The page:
The recent release of massive amounts of water from the Sardar Sarovar Dam (SSD) has caused massive flooding in low-lying areas in the Narmada district.
About Sardar Sarovar Dam (SSD):
- SSD is a concrete gravity dam built on the Narmada River at Kevadia in Gujarat’s Narmada district.
- The dam was named after Sardar Vallabhbhai Patel.
- Having a length of 1.2 km and a depth of 163 m, it is the third highest concrete dam in India, the first two being Bhakra (226 metres) in Himachal Pradesh and Lakhwar (192 meters) in Uttar Pradesh.
- In terms of the volume of concrete involved in gravity dams, this dam will be ranked as the second largest in the world after the Grand Coule Dam in the USA.
- It is a part of the Narmada Valley Project, a large hydraulic engineering project involving the construction of a series of large irrigation and hydroelectric multi-purpose dams on the Narmada River.
- The dam has two powerhouses – a canal head powerhouse and a river bed powerhouse with an installed capacity of 250 MW and 1,200 MW, respectively.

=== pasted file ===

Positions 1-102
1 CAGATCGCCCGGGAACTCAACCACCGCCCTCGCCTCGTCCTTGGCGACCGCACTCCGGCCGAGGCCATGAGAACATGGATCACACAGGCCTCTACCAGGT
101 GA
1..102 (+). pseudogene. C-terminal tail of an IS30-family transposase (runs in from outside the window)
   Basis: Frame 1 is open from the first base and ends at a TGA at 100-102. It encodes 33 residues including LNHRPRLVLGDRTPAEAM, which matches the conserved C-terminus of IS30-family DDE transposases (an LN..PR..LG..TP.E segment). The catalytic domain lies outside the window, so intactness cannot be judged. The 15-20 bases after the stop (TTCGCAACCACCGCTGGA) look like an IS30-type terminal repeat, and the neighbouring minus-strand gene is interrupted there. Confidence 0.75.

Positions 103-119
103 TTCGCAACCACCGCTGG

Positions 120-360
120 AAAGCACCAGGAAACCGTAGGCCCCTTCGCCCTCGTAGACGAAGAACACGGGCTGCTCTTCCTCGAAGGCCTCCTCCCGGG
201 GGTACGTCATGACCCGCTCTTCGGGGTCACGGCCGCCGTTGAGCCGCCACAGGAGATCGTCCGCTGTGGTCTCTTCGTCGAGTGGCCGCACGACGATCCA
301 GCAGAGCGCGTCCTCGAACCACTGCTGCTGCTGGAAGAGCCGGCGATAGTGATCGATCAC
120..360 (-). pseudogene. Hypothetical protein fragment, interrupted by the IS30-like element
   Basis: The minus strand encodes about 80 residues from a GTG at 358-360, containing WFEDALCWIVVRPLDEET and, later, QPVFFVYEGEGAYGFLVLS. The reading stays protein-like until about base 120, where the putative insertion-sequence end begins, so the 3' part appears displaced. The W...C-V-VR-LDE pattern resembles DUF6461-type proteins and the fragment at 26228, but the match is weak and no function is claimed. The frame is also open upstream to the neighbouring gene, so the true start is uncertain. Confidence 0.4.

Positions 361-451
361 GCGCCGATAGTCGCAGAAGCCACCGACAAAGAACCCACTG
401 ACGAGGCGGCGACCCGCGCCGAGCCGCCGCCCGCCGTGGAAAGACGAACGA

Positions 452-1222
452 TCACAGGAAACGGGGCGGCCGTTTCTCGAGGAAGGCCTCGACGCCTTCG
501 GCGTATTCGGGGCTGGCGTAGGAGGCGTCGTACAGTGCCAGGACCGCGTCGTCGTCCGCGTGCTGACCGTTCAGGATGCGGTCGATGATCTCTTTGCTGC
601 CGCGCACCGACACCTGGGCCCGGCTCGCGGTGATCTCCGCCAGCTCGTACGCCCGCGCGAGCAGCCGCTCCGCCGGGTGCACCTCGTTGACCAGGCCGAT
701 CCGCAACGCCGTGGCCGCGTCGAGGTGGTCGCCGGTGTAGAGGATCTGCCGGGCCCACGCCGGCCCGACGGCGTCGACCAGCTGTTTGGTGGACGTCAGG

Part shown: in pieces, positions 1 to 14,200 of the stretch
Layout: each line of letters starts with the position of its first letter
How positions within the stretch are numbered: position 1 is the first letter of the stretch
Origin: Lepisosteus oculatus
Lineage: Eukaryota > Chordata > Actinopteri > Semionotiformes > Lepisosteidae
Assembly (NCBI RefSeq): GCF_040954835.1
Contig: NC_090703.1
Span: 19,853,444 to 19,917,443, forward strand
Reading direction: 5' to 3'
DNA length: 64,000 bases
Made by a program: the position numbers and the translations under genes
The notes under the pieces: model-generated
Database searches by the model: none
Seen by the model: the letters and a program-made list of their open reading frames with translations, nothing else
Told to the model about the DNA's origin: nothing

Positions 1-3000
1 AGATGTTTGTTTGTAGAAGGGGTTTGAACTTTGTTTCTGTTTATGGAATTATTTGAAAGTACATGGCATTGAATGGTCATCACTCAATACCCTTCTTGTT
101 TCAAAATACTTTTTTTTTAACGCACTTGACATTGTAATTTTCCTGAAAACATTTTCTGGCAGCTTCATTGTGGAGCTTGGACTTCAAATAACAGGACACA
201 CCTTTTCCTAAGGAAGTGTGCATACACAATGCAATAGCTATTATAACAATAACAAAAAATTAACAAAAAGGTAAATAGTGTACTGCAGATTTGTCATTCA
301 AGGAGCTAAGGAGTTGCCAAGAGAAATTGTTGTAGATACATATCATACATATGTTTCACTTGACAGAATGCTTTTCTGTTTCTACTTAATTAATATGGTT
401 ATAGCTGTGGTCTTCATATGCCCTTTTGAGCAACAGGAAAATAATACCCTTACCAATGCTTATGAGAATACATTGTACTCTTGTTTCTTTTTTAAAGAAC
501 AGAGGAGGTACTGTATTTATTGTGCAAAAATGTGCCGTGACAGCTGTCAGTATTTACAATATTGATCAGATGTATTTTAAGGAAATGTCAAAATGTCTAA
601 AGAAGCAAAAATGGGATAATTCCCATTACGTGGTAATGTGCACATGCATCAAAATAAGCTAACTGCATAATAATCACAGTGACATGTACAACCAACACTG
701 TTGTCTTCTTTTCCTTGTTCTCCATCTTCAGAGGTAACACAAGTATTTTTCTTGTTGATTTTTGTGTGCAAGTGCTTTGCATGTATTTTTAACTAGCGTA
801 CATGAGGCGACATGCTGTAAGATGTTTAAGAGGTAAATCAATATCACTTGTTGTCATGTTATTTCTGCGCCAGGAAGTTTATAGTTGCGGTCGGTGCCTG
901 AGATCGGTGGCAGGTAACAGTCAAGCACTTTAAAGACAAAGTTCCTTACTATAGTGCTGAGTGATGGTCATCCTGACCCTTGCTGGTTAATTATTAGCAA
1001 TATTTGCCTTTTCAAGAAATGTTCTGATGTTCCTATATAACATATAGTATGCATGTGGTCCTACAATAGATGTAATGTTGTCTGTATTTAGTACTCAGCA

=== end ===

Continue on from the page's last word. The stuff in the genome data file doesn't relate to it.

- Power benefits are shared among Madhya Pradesh, Maharashtra and Gujarat in the ratio of 57:27:16, respectively.
- Reservoir: The dam forms a vast reservoir known as the "Sardar Sarovar Reservoir" or "Narmada Lake," which spans across several districts in Gujarat.
Key Facts about Narmada River:
- It is the largest west-flowing river in the peninsula India.
- Origin: It rises from Narmada Kund, located at Amarkantak, in the Anuppur district of Madhya Pradesh, at an elevation of about 1057 m in the Maikala range.
- Course: The river flows through Madhya Pradesh, Maharashtra and Gujarat between Vindhya and Satpura hill ranges before falling into the Gulf of Cambay in the Arabian Sea about 10 km north of Bharuch, Gujarat.
- Length: The total length of the river from source to sea is 1312 kilometers (815 miles).
- The river has numerous waterfalls, notably the Dhuandhar Falls, southwest of Jabalpur.
- Tributaries: The Narmada has several tributaries, with the most significant ones being the Tawa, Barna, Hiran, and Orsang rivers.
Q1) What is a gravity dam?
A gravity dam is a type of dam that relies on its own weight and mass to resist the horizontal pressure of water, thereby preventing the flow of water. These dams are constructed using concrete or masonry and are designed in such a way that their massive weight provides the stability needed to withstand the forces exerted by water.